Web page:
Level of Sociability: Do you like people? Do you like talking about writing? Do you want to avoid all humans and just get your work done? Do you secretly long for a glass of wine at the end of your writing day and conversation with other writers? In my experience, there is a lot of drinking at writing residencies. I’ve never seen anyone be intolerant of nondrinkers, but if drinking makes you uncomfortable, plan accordingly. I’ve had so many amazing conversations with coresidents at my various residencies, and I have some strong friendships as well. But I also have a couple eye-rolling crazy stories. Fortunately, the good outweighed the bad.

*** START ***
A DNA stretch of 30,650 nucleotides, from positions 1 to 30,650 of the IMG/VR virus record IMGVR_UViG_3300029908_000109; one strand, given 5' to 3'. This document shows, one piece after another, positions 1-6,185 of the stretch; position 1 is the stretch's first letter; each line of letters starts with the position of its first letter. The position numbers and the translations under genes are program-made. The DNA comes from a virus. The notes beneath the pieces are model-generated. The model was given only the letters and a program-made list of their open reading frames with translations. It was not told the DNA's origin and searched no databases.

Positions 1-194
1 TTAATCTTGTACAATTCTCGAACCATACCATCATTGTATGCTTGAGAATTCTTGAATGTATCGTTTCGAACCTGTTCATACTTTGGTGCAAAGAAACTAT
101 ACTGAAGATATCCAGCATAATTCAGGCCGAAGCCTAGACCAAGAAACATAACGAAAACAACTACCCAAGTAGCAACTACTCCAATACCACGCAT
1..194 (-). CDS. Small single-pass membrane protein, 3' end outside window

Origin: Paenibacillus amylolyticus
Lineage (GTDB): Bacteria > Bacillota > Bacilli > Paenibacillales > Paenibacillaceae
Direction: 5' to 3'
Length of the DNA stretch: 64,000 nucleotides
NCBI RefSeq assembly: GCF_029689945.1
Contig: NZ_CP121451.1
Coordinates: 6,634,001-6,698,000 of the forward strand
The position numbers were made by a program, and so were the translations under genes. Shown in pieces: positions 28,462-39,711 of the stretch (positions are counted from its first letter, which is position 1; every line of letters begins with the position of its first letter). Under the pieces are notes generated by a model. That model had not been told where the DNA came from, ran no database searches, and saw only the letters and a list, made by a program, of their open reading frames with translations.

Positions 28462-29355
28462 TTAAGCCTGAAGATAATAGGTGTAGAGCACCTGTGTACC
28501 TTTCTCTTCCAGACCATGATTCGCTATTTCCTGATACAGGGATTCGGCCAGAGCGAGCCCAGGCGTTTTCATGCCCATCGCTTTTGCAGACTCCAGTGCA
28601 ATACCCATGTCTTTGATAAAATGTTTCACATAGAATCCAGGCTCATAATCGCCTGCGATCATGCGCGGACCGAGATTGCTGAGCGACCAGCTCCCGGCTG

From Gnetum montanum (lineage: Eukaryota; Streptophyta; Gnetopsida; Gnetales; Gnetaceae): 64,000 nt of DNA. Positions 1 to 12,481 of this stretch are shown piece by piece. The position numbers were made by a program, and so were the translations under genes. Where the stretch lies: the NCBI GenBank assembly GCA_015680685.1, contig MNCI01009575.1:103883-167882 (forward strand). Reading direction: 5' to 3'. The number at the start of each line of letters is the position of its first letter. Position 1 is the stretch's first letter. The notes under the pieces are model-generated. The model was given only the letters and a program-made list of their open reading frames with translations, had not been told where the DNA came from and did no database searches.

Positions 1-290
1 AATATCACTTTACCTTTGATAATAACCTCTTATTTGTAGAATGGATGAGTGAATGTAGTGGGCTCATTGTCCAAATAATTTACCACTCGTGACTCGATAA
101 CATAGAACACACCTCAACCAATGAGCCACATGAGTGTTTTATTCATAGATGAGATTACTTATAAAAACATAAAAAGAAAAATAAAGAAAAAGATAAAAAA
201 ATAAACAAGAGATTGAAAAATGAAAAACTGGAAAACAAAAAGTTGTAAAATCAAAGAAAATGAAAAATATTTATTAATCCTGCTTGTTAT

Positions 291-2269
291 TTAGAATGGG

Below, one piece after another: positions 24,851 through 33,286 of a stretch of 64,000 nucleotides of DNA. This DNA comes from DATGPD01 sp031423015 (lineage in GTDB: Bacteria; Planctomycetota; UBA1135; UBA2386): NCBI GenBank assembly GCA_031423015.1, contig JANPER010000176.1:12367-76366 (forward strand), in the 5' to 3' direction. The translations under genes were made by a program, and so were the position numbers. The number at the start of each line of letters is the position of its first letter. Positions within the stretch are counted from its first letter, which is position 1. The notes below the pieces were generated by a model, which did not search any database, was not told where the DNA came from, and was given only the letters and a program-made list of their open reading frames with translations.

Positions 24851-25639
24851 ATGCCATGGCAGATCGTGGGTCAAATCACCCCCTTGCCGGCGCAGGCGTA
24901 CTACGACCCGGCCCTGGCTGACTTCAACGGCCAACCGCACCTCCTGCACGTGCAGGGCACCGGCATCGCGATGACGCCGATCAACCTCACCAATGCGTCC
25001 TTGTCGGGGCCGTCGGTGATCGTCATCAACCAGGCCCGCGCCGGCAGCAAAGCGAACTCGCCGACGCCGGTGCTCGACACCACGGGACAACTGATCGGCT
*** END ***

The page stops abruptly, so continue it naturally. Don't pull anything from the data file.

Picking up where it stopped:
Your Level of Resiliency: How do you feel about solitude? Can you be somewhat alone with your writing for the length of your residency? The running joke is that you’re not allowed to knock on other writers’ studio doors during the day at Yaddo, because the writer is either napping or crying. It’s funny because it’s true. I have napped and cried, despaired and rejoiced at every single residency I’ve been to. Can you deal with the challenge of writing every day and the intensity that comes with it?

Where Do I Find One of these Magical Things?

Poets and Writers and the Alliance of Artists Communities

What is your experience at writing residencies?

(Photo: the porch at Woodstock’s Byrdcliffe Residency; I recommend the residency, but see above point re spiders.)